Mirasty said he ultimately decided to take it due to wanting to help change what people think and be an example for young Indigenous people to achieve positions they may not see themselves in.


Flora Stewart, Cumberland House

Stewart is a survivor from St. Paul’s in Lebret who shared her testimonial.

The site of St. Paul’s had a high death rate for students. In 1891, the Qu’Appelle school reported that since opening in 1884, it had discharged 174 students, 40.8 per cent had died. A year later, it would quarantine the students in the school to stop the spread of chickenpox. 

Throughout the facility’s operation, it would continue to be a site of numerous deaths. 

“Thirty per cent were dying in that place. In my memory, when we first arrived in Lebret it was late at night,” Stewart said. “My childhood friends and I were taken to the seniors’ dormitory and each of us were given cots. Each of us were given a number, I learned my number was 15. All of my clothes, shoes, underwear, all of us had a number.”

Her long hair, a sense of her pride, was cut. While she and the other students were forced to speak only English at all times, the nuns spoke French to one another carrying on conversations in secret. 

“They were really cruel to us for every little thing,” she said. “They hit me, I had to defend myself, numerous times. They say big girls don’t cry. I did. I cried myself to sleep.”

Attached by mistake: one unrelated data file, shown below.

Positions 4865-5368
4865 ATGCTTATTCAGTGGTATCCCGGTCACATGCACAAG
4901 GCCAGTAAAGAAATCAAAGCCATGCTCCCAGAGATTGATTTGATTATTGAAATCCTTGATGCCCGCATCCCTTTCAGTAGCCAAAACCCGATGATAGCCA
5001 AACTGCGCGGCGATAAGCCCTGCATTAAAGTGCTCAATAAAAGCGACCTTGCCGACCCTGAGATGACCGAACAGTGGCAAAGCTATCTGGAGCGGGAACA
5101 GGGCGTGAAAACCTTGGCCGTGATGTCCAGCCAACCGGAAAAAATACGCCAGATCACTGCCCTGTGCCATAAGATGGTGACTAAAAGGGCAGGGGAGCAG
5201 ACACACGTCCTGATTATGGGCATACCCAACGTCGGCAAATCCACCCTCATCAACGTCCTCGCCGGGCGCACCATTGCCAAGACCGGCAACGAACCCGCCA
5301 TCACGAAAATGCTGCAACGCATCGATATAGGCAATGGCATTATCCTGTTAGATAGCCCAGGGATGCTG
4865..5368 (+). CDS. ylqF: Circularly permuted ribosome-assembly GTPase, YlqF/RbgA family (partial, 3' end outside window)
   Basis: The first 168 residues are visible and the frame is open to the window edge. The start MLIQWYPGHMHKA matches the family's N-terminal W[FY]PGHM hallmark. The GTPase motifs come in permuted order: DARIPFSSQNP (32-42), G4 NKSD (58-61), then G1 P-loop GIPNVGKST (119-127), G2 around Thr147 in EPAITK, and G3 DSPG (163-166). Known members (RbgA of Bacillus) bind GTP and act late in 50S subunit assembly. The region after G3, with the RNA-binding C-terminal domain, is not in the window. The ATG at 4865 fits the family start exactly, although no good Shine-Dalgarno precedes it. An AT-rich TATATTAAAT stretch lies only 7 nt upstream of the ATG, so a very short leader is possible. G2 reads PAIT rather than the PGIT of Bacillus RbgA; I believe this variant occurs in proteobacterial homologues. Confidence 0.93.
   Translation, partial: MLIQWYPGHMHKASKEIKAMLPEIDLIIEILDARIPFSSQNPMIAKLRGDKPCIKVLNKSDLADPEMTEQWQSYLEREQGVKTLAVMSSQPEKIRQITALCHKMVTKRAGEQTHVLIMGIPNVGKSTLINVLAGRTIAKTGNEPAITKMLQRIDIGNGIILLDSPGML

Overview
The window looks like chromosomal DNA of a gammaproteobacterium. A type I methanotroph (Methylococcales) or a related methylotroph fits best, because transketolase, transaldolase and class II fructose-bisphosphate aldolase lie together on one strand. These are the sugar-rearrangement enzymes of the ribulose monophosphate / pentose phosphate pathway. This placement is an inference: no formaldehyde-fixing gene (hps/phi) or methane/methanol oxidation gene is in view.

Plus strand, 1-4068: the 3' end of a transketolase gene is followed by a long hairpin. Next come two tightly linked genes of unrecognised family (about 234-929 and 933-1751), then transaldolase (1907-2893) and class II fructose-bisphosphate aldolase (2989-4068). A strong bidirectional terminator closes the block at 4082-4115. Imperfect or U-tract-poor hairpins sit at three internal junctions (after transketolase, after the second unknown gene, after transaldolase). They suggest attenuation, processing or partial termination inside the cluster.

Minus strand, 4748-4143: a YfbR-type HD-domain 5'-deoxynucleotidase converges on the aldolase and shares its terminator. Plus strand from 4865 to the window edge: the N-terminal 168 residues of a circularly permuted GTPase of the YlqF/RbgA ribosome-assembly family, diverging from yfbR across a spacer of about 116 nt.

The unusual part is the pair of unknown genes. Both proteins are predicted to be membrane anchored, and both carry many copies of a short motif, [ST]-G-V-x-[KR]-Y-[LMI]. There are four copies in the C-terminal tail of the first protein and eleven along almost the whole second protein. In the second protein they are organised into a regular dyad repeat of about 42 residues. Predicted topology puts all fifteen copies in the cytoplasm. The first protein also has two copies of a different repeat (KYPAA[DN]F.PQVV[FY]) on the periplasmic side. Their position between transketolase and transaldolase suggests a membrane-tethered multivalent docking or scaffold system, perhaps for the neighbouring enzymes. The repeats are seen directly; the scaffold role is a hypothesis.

Stewart remembers swimming in the lake nearby, where they could go without supervision. Occasionally someone would make the mistake of not putting their towel in the laundry while changing – a mistake that would result in more beatings for all of them. 

“We would find out a bed was empty, one girl ‘went home.’ We were told her parents picked her up. We wondered why we were not to ask, we were not to question authority.”  


Beverly Goulet, Cumberland House

Goulet spent two years, first at St. Michael’s in Duck Lake in 1991 to 1992, then at the Prince Albert student residence from 1972 to 1973 for her Grade 8. 

“The first year I have to say wasn’t bad, that was Duck Lake, I don’t remember too much of it, just some. The one that really triggers me is Prince Albert,” she said. 

“The people who kept us, our supervisors handpicked us to babysit and spend time with them, I knew that wasn’t right, we weren’t supposed to be there to babysit children.”

Goulet, feeling unsafe, got her 11-year-old brother and ran away. The two hitchhiked, making it to a gas station in Smeaton.

“A kind man, I believe he was from Gronlid, I don’t even remember his name. He took us home, and he fed us. This was 1973, then he drove us here to Nipawin.”

The man dropped them off at a Nipawin gas station, where the two waited for the next vehicle they could get a ride with to get home. Unfortunately that’s as far as the two got.

While waiting, the RCMP pulled up and apprehended the two, taking them back to the site, Goulet believes someone must have reported them sitting there.